Banks Peninsula, water and climate change

Banks Peninsula, water and climate change.

Several years ago the Trust identified climate change as a looming issue both globally and for the Peninsula.

Since then the effects have become increasingly apparent. We have fewer Southerlies and more weather from the North and Nor’west. We have high tides which get higher and higher and the average temperature increases month on month, year on year*.

Banks Peninsula is an ancient landform. It is at least 12 million years old and was an island volcano long before the Alps were formed. The Canterbury Plains owe their existence to this island, which acted as an anchor to hold alluvial shingle in place.

These geologies are as different as chalk and cheese. This means that the only fresh water available to us is what falls on our heads. There is no subterranean connection to another supply.

The relative infrequency of Southerly weather has resulted in less rain fall overall, even if downpours occur from time to time. This is a trend which will become more and more apparent and we must begin to adapt, sooner rather than later.*

Valuing water is the first thing. I don’t mean monetary value but its intrinsic value as a vital resource. Our drinking water supplies have always been precarious and can only become more so when you consider the demands put upon the supply. We need stock water for our farmers, we need water for everything.

We should be nurturing all our streams by fencing and planting every significant waterway.* We should manage our water consumption and use water storage as much as possible.

The Tonkin & Taylor report on sea level rise, commissioned by the Christchurch City Council in 2013, uses projections made in 2009.  Since then the rate of sea level rise has doubled to 4mm per annum.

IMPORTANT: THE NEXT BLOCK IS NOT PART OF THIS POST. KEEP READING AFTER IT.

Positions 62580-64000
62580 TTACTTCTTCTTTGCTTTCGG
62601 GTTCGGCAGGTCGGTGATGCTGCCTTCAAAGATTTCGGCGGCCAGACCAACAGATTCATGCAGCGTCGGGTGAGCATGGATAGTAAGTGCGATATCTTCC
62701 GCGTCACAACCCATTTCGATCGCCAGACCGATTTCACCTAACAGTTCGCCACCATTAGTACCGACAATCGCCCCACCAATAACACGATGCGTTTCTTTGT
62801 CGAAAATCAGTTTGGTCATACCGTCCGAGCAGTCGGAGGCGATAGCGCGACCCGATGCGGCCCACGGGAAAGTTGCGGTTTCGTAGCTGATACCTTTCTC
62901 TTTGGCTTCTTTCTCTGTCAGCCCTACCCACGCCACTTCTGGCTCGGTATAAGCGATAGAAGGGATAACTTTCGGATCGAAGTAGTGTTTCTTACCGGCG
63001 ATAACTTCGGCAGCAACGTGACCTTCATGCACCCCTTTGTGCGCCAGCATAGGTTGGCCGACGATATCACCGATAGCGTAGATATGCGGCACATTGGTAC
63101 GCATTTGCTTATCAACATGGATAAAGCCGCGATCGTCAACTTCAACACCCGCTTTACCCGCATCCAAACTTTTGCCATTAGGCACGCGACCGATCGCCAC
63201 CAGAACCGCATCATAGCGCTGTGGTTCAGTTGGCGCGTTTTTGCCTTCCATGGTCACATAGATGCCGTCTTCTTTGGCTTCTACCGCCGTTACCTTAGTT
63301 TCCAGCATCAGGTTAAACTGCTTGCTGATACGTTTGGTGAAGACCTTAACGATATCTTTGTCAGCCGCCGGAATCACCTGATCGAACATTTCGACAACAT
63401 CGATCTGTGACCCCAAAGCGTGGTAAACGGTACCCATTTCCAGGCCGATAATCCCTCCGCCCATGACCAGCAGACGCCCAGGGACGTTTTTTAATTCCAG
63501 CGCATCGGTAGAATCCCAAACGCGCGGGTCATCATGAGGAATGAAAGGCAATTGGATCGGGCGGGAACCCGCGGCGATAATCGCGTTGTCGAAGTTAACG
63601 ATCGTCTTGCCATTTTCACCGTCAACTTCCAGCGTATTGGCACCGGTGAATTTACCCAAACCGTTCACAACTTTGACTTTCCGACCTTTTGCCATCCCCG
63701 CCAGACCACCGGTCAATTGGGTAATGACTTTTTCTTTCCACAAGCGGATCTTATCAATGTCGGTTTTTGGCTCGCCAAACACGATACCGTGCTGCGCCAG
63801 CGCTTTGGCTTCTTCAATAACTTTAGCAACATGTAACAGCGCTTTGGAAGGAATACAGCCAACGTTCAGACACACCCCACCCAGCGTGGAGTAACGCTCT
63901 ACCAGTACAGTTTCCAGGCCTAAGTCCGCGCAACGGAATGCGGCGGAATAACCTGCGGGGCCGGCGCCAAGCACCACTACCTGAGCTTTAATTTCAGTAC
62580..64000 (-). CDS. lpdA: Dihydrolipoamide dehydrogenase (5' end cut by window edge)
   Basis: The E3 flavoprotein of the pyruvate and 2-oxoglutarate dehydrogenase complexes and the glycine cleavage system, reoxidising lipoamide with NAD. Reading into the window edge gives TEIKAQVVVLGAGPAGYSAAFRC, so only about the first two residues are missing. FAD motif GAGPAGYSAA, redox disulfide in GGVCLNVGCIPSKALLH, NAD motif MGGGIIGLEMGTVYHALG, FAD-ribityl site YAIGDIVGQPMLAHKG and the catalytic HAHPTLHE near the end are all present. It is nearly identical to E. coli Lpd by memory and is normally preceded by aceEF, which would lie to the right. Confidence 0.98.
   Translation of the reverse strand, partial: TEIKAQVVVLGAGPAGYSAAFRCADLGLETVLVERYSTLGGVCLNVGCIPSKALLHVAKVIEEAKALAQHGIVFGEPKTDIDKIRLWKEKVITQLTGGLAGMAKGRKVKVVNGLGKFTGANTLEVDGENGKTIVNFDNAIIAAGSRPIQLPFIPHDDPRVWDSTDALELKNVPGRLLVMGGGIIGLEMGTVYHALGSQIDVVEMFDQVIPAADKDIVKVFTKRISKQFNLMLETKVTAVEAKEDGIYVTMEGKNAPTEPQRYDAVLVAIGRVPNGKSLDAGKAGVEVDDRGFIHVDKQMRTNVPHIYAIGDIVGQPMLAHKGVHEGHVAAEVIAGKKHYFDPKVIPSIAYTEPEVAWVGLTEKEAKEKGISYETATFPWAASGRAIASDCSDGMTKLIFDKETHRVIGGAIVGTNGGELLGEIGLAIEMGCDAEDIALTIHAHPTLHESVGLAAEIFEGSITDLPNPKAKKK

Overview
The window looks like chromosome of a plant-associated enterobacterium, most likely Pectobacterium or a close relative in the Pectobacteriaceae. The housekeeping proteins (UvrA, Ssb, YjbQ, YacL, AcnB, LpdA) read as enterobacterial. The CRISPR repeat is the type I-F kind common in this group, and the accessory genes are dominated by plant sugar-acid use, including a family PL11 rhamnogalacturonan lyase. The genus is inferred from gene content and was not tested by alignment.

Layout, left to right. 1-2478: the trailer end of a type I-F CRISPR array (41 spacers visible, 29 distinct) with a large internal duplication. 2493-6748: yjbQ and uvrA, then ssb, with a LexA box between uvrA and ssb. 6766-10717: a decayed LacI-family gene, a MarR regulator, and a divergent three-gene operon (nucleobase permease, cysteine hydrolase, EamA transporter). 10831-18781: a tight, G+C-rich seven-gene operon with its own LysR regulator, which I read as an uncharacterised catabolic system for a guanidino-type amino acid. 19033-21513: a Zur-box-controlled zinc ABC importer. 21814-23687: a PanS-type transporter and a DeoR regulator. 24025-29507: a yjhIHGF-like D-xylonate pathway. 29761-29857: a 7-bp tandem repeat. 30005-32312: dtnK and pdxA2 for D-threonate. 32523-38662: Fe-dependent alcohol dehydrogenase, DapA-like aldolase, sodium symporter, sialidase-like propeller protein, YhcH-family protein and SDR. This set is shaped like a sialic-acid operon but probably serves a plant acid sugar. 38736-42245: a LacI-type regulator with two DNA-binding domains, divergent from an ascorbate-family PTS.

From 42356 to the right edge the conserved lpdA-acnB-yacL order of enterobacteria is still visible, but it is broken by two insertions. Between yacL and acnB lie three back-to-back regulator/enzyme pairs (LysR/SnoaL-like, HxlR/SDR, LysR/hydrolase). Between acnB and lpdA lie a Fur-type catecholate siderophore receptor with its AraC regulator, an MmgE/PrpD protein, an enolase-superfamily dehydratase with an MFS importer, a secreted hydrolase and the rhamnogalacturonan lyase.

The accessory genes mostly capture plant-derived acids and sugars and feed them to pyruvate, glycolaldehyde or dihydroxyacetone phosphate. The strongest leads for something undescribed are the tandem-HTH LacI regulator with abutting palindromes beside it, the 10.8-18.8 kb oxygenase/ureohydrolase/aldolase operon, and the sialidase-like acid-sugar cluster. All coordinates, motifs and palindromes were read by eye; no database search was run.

The report highlights the impact on low lying coastal environments and, despite being a very conservative document, makes very sober reading.

Inundation will not only effect the lower lying coastal settlements of Banks Peninsula but it will impact on access. We should start to lobby Transit New Zealand about the status of Highway 75 and the Christchurch City Council to assess the magnitude of these issues and get them in the Council’s Long Term Plan.

The National Institute of Water and Atmospheric Research publication “Coastal Adaptation to Climate Change - Pathways to Change” 2010-2025 identifies the four steps needed to get some action.

Awareness and Acceptance:  Assessment:  Planning the Way Forward:  Implementation.

We’ve taken a long time to make the first step, so now is the time to take the next, and the next, with a degree of urgency. The changes to our climate, which are now a matter of record as much as projection, will not happen in a comfortable, linear way. Change will be erratic, accelerated and implacable.

Have a look at the monthly website; <>

It’s time to adapt.

*Metservice Historical Data.

*Christchurch City Council: Water Supply Strategy 2009-2030.

* The Banks Peninsula Zone Committee of the Canterbury Water Management Strategy has funds of $500.000 over the next five years to subsidise fencing and planting.

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